In order for this to happen and depending on the configuration, you might need to restart IIS or recycle a specific application pool. This is of course something that can’t and won’t be done automatically – the Operations Team and the Application Owner should always be planning a maintenance window to do this. Anyway, to simplify the process, we’ll raise an Alert telling you that either of these actions is necessary, and the knowledge base in the Alert will provide a link to a Task to perform the IIS Reset or the App Pool Recycle.
APM Agent produces a couple of things:
- “Events” (“APM Events” in my diagram) that report about:
- Application Exception Events (handled or un-handled by your code) that we are detecting
- Performance Events – method calls in your monitored application that exceed the specified thresholds
- Both the above types of events will also contain a snapshot of how the machine’s performance looked like around the time of the exception, and 15 minutes earlier (we keep watching a few key counters in a sliding window so that when we generate an event, such a snapshot of the performance of the machine around that time is ready and can be quickly attached to the event)
- “.Net Apps” Performance Counters presenting numerical information about exceptions and performance events as they are occurring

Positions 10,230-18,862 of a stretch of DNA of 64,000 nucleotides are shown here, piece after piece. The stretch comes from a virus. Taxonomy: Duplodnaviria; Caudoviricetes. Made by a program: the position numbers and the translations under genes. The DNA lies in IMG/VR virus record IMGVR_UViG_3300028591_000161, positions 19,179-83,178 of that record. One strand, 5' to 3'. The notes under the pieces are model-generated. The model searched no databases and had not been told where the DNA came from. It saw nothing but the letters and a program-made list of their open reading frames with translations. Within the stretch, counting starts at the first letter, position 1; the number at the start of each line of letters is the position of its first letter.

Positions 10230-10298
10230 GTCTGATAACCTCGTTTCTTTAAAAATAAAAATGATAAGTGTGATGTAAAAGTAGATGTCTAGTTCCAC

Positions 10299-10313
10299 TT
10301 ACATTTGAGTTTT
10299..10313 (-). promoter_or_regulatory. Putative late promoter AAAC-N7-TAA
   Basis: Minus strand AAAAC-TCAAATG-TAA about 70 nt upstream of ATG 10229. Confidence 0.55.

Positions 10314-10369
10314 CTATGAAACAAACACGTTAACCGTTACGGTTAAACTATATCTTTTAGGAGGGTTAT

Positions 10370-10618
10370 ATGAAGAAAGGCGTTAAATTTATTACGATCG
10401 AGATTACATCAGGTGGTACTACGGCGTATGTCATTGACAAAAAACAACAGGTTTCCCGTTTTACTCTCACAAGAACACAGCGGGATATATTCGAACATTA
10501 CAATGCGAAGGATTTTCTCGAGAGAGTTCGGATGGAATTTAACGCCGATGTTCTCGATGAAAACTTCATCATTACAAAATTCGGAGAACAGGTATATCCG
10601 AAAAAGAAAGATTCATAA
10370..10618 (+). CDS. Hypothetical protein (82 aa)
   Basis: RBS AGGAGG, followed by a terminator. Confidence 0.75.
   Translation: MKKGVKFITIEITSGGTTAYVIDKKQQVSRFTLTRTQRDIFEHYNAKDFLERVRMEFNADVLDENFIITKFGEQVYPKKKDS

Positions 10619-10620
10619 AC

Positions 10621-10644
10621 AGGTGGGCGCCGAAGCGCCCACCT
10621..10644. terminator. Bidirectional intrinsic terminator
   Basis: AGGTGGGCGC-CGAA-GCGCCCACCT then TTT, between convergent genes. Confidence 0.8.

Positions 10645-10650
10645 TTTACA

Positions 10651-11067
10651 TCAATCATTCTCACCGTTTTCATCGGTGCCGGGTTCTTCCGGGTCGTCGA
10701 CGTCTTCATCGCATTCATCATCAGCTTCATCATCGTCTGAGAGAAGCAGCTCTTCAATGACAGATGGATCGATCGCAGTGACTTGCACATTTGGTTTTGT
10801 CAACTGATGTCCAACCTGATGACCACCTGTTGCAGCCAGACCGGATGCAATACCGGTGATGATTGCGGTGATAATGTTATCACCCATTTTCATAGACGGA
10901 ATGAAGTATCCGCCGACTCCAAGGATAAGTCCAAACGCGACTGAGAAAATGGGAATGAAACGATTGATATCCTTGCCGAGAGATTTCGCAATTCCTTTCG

Once the data is received, we use new Write Action Modules that have been written to allow the new data types to be inserted in the database, synchronized across OpsDB and DW, and groomed when necessary. As expected, the user can control data retention, grooming and frequency for these processes.
We only have our “familiar” OpsMgr databases: OpsDB and DW – all of the information previously stored by AVIcode in separate databases are now consolidated within OpsMgr databases. This means we have a bunch of new tables in both OpsDB and DW, as well as some new synchronization and grooming mechanisms. As expected, the user can control data retention, grooming and frequency for these processes.
UI / CONSOLE
“Application Diagnostics” and “Application Advisor” consoles are now installed together with OpsMgr WebConsole. Why would I use Advisor and Diagnostics as opposed to OpsMgr Console, and what is the need for new consoles?
- Application Diagnostics organizes and links events across application components
- Application Advisor provides rich, details reports highlighting the top issues within your applications and environment as a whole.
Albeit your mileage may vary, we found that most of the times Developers may not install the Operations Console, and the Operations people might not need to delve into each and every occurrence of an Exception that happened within an application’s code. With Application Diagnostics and Advisor, as they are web interfaces, access can be given to Developers to directly take a look at what they care most about, without completely entering the realm of Operations and without having to install a separate console.